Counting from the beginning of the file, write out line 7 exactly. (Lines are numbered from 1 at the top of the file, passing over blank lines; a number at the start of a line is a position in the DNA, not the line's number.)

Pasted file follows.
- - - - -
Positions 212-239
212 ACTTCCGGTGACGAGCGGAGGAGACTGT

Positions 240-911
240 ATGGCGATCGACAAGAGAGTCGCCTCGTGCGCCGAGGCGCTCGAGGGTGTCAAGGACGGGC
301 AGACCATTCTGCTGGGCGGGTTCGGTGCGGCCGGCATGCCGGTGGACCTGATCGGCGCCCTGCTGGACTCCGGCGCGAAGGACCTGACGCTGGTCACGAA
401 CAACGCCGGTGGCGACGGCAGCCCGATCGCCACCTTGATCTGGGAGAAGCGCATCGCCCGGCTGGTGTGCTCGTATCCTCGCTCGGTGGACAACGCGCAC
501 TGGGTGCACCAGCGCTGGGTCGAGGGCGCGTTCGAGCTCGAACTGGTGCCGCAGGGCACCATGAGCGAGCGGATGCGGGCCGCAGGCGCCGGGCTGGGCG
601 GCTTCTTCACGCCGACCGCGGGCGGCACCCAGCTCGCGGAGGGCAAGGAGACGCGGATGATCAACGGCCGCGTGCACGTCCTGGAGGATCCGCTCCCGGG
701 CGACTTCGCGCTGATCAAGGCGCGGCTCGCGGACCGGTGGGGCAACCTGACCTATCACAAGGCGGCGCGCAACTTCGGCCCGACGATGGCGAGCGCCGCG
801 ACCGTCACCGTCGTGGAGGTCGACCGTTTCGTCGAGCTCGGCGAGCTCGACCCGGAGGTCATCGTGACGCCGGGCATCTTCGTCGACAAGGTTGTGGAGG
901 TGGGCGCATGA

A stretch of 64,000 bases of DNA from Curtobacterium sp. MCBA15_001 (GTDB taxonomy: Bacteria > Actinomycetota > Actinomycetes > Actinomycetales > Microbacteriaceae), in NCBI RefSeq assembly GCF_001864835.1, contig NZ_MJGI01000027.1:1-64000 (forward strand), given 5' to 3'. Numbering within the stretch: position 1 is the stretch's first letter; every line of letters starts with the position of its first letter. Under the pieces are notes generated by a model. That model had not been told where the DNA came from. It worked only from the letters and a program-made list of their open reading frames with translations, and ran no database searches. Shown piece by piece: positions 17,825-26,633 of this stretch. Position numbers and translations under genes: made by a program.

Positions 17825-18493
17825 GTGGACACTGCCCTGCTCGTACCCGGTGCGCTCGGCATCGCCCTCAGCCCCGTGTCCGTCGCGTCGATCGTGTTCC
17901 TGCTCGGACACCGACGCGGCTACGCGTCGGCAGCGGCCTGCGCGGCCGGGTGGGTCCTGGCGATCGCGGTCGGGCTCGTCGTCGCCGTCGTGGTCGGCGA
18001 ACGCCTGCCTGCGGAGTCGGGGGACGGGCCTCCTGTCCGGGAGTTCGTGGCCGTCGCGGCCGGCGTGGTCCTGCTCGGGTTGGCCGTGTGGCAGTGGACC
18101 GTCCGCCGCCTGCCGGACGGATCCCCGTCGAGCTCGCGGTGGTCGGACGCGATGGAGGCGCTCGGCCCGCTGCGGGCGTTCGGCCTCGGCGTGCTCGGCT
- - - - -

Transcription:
501 TGGGTGCACCAGCGCTGGGTCGAGGGCGCGTTCGAGCTCGAACTGGTGCCGCAGGGCACCATGAGCGAGCGGATGCGGGCCGCAGGCGCCGGGCTGGGCG